Bitcoin first became prominent in 2013, when the price started at $13 and peaked at over $1,100. The People’s Bank of China, their equivalent of the U.S. Federal Reserve, sensitive to the potential that it was a Ponzi scheme or otherwise fraudulent, banned Chinese financial institutions from handling Bitcoin directly in December of 2013. This set off an eighteen month long downward trend, with the price bottoming at $177 in 2015.
The price began to recover and in the next eighteen months it again climbed to over $1,100. Again the PBOC made a policy change, the price slid to $800, and then quickly rebounded to about $900. The shape of the Bitcoin price graph is very similar to the last PBOC intervention, but the fundamentals are very different this time.
I made time to talk to major exchanges in the U.S., South America, China, and to Ark Investments, the first public fund manager to invest in Bitcoin. I asked the same questions of all four: What caused the price growth over the last eighteen months? What caused the recent price spike and following volatility? Do you think the price is stable where it is now? How has it affected your company?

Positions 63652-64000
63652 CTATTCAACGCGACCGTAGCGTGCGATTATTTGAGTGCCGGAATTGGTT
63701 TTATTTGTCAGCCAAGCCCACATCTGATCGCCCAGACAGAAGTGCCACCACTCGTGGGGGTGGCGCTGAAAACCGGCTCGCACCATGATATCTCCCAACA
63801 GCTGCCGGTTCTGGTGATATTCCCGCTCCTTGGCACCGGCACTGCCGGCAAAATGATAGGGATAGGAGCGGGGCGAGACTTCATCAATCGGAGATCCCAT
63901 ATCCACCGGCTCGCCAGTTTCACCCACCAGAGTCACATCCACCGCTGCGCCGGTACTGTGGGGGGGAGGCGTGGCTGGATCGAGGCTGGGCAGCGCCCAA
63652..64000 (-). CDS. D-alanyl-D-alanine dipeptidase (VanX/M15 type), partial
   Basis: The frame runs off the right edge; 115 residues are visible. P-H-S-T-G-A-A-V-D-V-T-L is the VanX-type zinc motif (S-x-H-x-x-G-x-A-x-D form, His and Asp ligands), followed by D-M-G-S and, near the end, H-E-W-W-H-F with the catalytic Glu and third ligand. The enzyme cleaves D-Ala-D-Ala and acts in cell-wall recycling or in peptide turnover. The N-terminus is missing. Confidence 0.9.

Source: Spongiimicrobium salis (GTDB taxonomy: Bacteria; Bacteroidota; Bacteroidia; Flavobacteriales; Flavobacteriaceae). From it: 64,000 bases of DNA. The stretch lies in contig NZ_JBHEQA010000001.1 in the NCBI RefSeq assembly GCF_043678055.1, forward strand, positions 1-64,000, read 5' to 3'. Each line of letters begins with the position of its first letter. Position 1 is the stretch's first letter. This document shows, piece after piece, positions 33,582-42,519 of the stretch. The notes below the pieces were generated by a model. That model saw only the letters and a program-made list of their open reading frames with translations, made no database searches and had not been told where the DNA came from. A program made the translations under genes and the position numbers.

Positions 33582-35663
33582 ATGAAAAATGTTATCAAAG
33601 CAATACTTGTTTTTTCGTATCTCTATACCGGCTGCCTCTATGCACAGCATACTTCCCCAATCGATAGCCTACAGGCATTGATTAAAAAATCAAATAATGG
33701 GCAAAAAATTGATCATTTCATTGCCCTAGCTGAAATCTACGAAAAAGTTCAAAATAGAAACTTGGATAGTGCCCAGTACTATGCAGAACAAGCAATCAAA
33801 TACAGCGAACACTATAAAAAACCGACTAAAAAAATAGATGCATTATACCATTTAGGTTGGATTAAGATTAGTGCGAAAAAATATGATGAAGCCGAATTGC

Let’s start with the steady growth over the last eighteen months.
Everyone seems to agree that the price rise is based on Bitcoin’s fundamental value proposition. The world has agreed the coins are worth something, and that is based on a combination of Bitcoin’s utility as a means of transferring payments, as well as serving as a store of value. Despite the lack of a central authority guaranteeing the coin in the same way a fiat currency is created, there were $128 million in transactions the day I wrote this article, and there has been in excess of a billion dollars invested in blockchain technology companies, many of which I’ve covered here.
TheBitcoinNews.com – Bitcoin News source since 2012
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